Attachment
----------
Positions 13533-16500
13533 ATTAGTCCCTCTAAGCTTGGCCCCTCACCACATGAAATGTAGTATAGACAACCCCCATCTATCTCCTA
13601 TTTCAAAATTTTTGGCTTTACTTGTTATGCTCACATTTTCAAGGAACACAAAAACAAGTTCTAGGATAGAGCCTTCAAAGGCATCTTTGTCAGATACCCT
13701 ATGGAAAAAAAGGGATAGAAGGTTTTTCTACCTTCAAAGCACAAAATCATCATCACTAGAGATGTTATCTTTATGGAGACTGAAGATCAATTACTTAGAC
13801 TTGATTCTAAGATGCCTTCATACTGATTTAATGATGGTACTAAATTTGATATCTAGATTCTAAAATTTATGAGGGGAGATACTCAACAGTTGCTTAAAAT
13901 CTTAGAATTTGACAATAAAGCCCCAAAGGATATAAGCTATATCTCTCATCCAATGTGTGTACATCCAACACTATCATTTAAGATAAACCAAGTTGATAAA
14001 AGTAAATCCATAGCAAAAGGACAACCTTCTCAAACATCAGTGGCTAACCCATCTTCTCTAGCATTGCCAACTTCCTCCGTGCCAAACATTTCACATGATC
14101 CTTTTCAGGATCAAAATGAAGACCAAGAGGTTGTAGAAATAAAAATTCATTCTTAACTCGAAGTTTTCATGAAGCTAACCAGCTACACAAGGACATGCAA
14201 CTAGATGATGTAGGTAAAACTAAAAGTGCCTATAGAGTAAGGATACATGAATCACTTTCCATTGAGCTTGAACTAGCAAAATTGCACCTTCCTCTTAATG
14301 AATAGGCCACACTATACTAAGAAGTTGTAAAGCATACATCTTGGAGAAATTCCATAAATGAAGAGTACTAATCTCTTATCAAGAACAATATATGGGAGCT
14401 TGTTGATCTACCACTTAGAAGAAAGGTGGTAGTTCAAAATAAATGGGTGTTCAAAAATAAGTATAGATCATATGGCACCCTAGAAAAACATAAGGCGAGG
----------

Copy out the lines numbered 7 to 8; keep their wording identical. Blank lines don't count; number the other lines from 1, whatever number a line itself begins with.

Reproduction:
14001 AGTAAATCCATAGCAAAAGGACAACCTTCTCAAACATCAGTGGCTAACCCATCTTCTCTAGCATTGCCAACTTCCTCCGTGCCAAACATTTCACATGATC
14101 CTTTTCAGGATCAAAATGAAGACCAAGAGGTTGTAGAAATAAAAATTCATTCTTAACTCGAAGTTTTCATGAAGCTAACCAGCTACACAAGGACATGCAA